Niagara Falls in Niagara County, New York — The American Northeast (Mid-Atlantic)
Pastimes and Parkways
An evolving relationship
Pastimes and Parkways
An Evolving Relationship
Before the widespread use of automobiles ushered in the development of parkways, horse and carriage rides were a popular leisure activity of the upper class. This influenced the thinking of prominent figures such as landscape architect Frederick Law Olmsted and John D. Rockerfeller Jr., who would encourage the development of parkways across the country.
Let’s go for a drive. Couple riding in carriage, 1907 postcard.
In 19th-century America the carriage was not only a means of transportation, it became a means of recreation. Industrialist families such as the Vanderbilts and Rockerfellers included carriage roads in their vast private estates as a means to enjoy the landscape and to leisurely appreciate nature. So important was this leisure experience to John D. Rockerfeller Jr. that he financed the design and construction of the system of carriage roads in Acadia National Park so that others might have a similar experience.
Carriage in Central Park, 1905. Afternoon Procession.
Frederick Law Olmsted integrated carriage roads into the design of
”Rockerfeller’s interest in road building grew naturally from his father’s, John D. Rockerfeller Sr. The Founder of Standard Oil, Rockerfeller Sr. had built and landscaped carriage roads on his Ohio and New York estates.” – “A Guide to Acadia National Park” National Park Service, 2013, 160.
Parkways and Robert Moses
A parkway differs from a freeway in that the primary goal is recreation rather than transportation. Peaking in the early to mid-twentieth century, the era of parkways occurred in response to established tastes in (carriage) driving as a pleasurable activity, to the widespread ownership of cars, to shifting views of nature, and as a result of government programs such as Roosevelt’s New Deal.
Blue Ridge Parkway. Blue Ridge Parkway overlook, 1946.
Sunday Driver- First originating in the 1920s and 1930s, this term describes someone who drives slowly and leisurely. The automobile was used not just for errands, but for pleasure.
“You are your own master, the road is ahead; you eat as you please, cooking your own meals over an open fire; sleeping when you will under the stars, waking with the
Saw Mill River Parkway.
The designer of the Robert Moses Parkway, now the Niagara Scenic Parkway, has had a complicated legacy that has drawn criticism from many.
Leveraging Power. Robert Moses was known not only for his efficiency, but for his shrewd methods. These methods included the formation of one-off government agencies to manage his projects with more autonomy. At one point he held 12 positions simultaneously. Robert Moses with a model of the proposed Battery Bridge in 1939.
“And he wanted the parkways to be broader and more beautiful than any roads the world had ever seen, landscaped as private parks…so that they would in themselves be parks…so that even as people drove to parks, they would be driving through parks.” -Robert Moses’ parkway philosophy from “The Power Broker,” Robert A. Caro.
A camping we will go. The automobile culture that characterized the middle of the twentieth century encouraged the commodification of nature. The automobile provided the reference frame from which to access and experience the American landscape.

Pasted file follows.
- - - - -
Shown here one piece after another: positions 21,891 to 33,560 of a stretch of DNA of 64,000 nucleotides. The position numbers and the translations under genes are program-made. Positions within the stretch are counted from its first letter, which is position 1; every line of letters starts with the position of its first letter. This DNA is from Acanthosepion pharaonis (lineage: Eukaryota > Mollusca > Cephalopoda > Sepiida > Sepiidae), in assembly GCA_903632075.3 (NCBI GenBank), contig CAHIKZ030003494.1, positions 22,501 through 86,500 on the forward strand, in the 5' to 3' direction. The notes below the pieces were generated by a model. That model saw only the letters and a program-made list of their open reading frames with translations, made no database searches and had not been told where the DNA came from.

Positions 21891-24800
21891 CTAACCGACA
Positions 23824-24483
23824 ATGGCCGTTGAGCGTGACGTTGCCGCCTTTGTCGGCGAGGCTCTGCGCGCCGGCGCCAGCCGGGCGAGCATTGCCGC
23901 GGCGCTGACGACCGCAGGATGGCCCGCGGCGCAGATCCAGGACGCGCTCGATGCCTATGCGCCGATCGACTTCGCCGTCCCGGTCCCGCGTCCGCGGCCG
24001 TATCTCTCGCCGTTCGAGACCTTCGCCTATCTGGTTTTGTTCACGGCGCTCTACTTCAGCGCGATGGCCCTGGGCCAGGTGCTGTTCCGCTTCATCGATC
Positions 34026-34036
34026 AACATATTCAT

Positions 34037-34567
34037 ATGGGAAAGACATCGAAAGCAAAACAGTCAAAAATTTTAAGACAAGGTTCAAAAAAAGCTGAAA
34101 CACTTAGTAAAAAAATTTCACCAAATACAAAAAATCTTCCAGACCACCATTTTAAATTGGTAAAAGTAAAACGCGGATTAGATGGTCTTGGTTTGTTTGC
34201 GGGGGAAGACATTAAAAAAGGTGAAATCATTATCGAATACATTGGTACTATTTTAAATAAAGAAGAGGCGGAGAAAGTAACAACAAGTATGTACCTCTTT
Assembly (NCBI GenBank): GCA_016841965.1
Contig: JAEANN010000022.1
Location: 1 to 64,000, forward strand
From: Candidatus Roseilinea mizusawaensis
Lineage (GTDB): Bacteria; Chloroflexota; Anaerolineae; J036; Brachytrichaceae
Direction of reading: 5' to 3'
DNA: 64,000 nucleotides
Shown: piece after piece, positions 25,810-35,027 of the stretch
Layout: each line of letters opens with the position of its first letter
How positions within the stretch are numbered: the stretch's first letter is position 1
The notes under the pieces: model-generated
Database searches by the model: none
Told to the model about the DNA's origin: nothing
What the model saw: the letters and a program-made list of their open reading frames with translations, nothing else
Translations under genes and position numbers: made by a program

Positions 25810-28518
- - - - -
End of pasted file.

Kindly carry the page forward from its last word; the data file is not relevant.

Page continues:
Reasons for parkway removal projects include reconnecting communities
Pedestrian access ahead. Robert Moses removal near the Whirlpool Bridges, 2019. The removal of the Robert Moses Parkway is a response to changing relationships with the environment and preferences for outdoor recreation.
Rethinking the design of existing infrastructure creates opportunities to change how people experience both urban and national environments. Like other four-lane highway removal projects in cities such as Seattle, Milwaukee, Boston, and Cleveland, the removal of the Robert Moses Parkway in Niagara Falls acknowledges transportation needs while improving waterfront and park access for both visitors and also for adjacent communities.
A Greener Future. A section of the Riverway, former location of the Robert Moses Parkway with multi-use trails and scenic vistas.
Erected 2020 by New York State Office of Parks, Recreation and Historic Preservation.
Topics. This historical marker is listed in these topic lists: Parks & Recreational Areas • Roads & Vehicles. A significant historical date for this entry is July 20, 1922.
Location. 43° 6.999′ N, 79° 3.65′ W. Marker is in Niagara Falls, New York, in Niagara County. Marker can be reached from Niagara Scenic Parkway, 0.1 miles north of Findlay Drive. Touch for map. Marker is in this post office area: Niagara Falls NY 14305, United States of America. Touch for directions.
Other nearby markers. At least 8 other markers are within walking distance of this marker. The Inukshuk (approx. ¼ mile away in Canada); Whirlpool Rapids (approx. 0.4 kilometers away); Eddy Basin (approx. half a kilometer away); Welcome to Whirlpool State Park (approx. half a kilometer away); Niagara Gorge Natural History (approx. half a kilometer away); Challenging the Whirlpool Rapids (approx. half a kilometer away); Niagara Spanish Aero Car (approx. 0.7 kilometers away in Canada); Whirlpool Rapids Gorge (approx. 0.8 kilometers away in Canada). Touch for a list and map of all markers in Niagara Falls.
Credits. This page was last revised on November 21, 2020. It was originally submitted on November 21, 2020, by Anton Schwarzmueller of Wilson, New York. This page has been viewed 46 times since then. Photos: 1, 2, 3, 4. submitted on November 21, 2020, by Anton Schwarzmueller of Wilson, New York.